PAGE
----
Algerian Arms Deal Brings Russia $7.5 billion, Gas Market Leverage
April 11/16: Algeria has upped its orders of Mi-28NE helicopters from the eight initially reported in January to 42, according to a Russian newspaper. A further 19 of the “Night-Hunter” helicopters will also make their way to Iraq. The helicopters have recently seen action in Syria battling Islamic State militants, and it has been said that the radio-electronic jamming systems on board easily suppressed man-portable air defense systems (MANPADS) deployed against them by the insurgents. With interest being expressed from over half a dozen nations spanning from Latin America to South East Asia, the helicopter is certainly selling itself well during its recent military activity.
A February 2006 report noted that a $4 billion arms sale was brewing between Algeria and Russia involving fighter aircraft, tanks, and air defense systems, with the possibility of additional equipment. Those options came through the following month, as a high-level Russian delegation in Algeria closed up to $7.5 billion worth of arms contracts. The Algerian package remains post-Soviet Russia’s largest single arms deal. As an instructive comparison, annual Russian weapons export orders from all customers were just $5-6 billion per year in 2004 and 2005.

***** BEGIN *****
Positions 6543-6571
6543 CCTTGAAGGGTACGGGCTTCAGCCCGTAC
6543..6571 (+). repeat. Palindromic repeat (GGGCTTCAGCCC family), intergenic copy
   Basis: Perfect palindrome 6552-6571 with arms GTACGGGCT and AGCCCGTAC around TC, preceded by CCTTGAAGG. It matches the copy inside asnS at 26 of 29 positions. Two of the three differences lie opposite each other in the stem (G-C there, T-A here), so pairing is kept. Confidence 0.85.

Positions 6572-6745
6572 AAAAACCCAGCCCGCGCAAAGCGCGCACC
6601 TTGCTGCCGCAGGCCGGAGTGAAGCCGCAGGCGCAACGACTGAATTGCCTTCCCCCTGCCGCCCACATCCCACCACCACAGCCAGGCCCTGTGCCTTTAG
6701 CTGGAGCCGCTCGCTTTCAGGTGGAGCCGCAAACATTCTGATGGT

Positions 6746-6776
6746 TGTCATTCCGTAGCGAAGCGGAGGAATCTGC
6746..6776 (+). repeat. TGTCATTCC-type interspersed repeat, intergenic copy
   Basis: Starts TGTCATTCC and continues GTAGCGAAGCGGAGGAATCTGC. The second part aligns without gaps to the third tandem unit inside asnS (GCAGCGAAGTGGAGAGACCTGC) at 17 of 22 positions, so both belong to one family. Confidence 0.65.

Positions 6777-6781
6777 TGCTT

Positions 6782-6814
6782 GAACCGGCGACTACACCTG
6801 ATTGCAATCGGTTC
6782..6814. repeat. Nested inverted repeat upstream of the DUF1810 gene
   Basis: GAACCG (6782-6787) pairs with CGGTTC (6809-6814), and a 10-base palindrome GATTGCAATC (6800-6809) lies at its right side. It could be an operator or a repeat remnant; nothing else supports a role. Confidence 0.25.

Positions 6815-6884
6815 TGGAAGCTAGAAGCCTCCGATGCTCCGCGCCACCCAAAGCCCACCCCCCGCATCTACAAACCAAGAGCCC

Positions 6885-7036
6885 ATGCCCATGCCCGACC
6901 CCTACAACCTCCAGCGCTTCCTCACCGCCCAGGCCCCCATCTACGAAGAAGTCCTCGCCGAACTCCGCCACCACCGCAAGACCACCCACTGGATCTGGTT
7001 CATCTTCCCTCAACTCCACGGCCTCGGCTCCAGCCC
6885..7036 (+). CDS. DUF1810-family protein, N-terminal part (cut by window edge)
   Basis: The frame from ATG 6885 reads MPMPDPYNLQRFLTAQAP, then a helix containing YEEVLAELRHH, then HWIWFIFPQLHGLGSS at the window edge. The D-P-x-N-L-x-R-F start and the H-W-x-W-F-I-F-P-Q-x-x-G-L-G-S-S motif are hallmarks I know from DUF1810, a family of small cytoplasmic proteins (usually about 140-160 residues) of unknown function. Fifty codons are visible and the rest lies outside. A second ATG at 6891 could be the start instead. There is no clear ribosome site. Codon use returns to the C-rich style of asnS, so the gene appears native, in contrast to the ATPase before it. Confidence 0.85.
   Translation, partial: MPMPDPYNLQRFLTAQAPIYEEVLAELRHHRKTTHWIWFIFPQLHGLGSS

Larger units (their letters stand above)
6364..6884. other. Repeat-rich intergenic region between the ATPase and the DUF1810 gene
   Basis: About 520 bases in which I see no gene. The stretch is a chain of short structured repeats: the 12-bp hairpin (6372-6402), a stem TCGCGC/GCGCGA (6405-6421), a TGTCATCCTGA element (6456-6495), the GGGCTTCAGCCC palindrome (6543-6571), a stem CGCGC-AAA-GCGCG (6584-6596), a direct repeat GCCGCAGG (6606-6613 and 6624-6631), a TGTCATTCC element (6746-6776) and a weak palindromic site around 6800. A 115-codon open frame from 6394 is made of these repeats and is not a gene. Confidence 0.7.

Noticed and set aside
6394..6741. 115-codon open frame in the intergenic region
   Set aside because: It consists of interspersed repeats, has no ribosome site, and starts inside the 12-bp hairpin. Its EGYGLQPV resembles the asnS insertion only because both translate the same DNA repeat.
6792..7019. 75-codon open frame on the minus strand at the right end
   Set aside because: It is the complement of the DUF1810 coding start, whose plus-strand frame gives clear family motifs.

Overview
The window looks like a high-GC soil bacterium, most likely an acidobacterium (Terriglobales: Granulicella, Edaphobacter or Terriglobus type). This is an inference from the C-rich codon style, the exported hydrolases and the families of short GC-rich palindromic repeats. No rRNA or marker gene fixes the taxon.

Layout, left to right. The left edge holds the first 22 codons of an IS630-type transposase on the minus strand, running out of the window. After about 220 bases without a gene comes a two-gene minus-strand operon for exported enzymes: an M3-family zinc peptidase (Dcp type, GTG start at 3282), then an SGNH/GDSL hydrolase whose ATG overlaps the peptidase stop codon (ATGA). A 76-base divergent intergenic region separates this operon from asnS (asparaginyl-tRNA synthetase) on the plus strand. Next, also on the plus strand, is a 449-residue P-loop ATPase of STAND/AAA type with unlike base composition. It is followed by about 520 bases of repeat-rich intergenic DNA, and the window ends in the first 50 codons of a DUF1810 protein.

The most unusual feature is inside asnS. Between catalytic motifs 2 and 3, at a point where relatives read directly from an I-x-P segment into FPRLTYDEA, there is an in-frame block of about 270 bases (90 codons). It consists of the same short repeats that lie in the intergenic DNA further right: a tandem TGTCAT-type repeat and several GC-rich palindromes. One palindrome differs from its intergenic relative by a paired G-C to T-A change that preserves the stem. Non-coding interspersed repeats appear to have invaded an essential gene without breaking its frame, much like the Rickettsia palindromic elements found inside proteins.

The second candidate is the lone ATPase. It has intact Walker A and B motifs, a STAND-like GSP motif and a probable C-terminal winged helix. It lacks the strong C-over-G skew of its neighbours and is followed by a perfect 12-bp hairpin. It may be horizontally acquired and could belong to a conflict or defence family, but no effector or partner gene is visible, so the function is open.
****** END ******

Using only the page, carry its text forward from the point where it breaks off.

Reuters South Africa quoted Rosoboronexport chief Sergei Chemezov as saying that “Practically all types of arms which we have are included, anti-missile systems, aviation, sea and land technology.” The actual contents of that deal were murky, though DID offers triangulation among several sources to help sort out the confusion. A number of these deals have evolved over time, and other public-source information has helped to sharpen the picture a bit. The subsequent crash of Algeria’s MiG-29 deal, and its ripple effects, are also discussed.
The Algerian Package: What’s the Big Deal?
Structuring the Deal: Anatomy of a Euro-Squeeze
Contracts and Key Events
2015 – 2016
2010 – 2014
2006 – 2009
Appendix A: Algeria’s Appetite for Advanced Arms
Appendix B: Russia’s Arms Industry Woes
Appendix C: Additional Readings & Sources
News & Views
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